A corrections overhaul plan backed by Pennsylvania Gov. Tom Corbett now being considered by the state legislature aims to curb future spending in part by more precisely defining which inmates are sent to halfway houses and which are sent to prisons, says the Pittsburgh Post-Gazette. State spending on corrections has grown dramatically in recent decades, and state officials have spent worked with the Council of State Governments to identify ways to improve the system’s efficiency and effectiveness.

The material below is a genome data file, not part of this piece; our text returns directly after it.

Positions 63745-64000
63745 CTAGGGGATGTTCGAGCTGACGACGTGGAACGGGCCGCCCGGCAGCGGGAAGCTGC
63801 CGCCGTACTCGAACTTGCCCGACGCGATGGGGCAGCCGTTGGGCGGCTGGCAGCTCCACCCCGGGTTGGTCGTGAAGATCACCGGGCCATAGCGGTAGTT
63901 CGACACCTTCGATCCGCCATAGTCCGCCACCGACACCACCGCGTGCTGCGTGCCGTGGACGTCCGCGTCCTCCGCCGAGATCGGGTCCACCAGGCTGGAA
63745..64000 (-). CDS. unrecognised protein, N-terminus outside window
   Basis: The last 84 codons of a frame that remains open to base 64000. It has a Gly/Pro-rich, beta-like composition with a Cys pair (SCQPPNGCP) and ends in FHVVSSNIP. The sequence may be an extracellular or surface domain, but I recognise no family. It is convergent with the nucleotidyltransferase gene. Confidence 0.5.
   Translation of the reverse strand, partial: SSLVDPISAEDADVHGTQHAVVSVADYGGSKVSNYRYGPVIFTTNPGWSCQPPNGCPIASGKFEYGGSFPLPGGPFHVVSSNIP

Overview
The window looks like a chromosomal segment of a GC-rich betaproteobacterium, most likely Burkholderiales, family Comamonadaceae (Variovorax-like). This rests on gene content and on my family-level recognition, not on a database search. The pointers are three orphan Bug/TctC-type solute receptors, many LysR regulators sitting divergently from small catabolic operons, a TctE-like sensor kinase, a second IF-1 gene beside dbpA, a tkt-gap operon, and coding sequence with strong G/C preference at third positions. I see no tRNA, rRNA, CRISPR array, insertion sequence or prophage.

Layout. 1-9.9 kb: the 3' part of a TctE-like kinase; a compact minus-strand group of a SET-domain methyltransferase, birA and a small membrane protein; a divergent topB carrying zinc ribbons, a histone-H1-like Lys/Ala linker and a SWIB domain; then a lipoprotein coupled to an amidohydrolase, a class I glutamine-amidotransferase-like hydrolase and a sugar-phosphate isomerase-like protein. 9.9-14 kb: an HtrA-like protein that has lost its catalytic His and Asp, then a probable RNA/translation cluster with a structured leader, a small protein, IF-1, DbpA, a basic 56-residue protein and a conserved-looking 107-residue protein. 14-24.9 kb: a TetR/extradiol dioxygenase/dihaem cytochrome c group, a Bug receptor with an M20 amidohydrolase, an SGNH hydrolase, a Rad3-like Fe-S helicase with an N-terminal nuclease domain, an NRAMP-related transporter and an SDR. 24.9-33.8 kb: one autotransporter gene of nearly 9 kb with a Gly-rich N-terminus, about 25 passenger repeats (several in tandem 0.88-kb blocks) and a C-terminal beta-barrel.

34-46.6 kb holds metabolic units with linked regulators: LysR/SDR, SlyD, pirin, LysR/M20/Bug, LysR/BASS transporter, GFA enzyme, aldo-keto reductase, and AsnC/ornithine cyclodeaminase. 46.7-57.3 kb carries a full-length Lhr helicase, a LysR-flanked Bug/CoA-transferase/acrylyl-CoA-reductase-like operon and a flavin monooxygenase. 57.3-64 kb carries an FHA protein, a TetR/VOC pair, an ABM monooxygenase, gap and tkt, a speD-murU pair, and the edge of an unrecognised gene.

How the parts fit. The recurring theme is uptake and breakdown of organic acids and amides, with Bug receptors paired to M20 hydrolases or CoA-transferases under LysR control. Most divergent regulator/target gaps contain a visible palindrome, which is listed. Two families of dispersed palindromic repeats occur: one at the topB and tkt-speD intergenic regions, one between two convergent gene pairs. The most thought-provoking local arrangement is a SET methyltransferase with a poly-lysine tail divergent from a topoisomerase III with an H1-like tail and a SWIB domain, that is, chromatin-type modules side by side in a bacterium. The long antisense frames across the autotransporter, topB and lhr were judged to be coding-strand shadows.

The council says programs required of state prison inmates are often too lengthy for people with short minimum sentences to be considered for parole in a timely manner. This prolongs the expense of housing them and cuts into the time they can be supervised by a parole officer after their release. Under the plan, people convicted of low-level misdemeanors, such as drunken driving and receiving stolen property, would be eligible only for sanctions other than state prison, such as incarceration at the county level or probation. Counties would be encouraged through state funding to expand the capacity in their jails for inmates with minimum sentences shorter than one year. Currently, one-third of inmates arrive in prison with less than a year remaining in their minimum sentence, and they stay an average of 200 days beyond that date. “The prisons just aren’t typically designed for offenders with shorter sentences,” said Marshall Clement of the council’s Justice Center.